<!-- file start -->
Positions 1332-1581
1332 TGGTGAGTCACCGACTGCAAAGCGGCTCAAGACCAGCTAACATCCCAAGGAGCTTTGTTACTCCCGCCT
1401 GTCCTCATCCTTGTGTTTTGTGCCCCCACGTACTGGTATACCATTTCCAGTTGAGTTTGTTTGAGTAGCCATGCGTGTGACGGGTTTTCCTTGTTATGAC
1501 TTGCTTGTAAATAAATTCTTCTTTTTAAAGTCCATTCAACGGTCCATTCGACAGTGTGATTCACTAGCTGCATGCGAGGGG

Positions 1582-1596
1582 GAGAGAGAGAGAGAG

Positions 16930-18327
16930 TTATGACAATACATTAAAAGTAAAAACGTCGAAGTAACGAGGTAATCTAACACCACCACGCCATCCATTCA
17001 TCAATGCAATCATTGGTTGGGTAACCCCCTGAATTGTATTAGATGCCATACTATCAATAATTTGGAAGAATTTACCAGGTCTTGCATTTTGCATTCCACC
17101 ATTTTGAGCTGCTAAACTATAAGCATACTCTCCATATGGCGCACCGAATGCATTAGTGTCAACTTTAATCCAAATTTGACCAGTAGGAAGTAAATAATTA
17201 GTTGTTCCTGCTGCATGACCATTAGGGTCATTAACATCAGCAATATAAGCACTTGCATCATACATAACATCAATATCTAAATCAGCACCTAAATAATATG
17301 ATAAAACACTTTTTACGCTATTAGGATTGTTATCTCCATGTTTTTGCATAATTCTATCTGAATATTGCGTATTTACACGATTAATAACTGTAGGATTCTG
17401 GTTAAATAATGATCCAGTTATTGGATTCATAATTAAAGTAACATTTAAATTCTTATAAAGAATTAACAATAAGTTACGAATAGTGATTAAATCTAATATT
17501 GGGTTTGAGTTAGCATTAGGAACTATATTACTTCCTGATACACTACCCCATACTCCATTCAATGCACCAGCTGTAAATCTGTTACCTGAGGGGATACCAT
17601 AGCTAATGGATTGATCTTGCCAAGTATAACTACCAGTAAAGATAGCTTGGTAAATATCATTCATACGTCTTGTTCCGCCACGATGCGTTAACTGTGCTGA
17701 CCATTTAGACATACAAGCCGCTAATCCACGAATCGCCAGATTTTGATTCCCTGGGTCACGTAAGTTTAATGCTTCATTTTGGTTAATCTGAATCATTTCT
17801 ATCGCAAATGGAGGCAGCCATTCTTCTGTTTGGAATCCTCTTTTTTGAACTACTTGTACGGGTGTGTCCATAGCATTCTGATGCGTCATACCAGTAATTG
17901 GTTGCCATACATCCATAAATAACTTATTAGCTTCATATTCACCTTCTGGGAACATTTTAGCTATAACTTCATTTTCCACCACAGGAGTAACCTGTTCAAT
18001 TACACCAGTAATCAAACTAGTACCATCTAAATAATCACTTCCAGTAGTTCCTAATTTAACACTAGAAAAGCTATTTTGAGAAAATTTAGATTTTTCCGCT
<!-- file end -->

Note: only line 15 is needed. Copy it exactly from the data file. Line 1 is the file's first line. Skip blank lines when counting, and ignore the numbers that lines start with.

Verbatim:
17601 AGCTAATGGATTGATCTTGCCAAGTATAACTACCAGTAAAGATAGCTTGGTAAATATCATTCATACGTCTTGTTCCGCCACGATGCGTTAACTGTGCTGA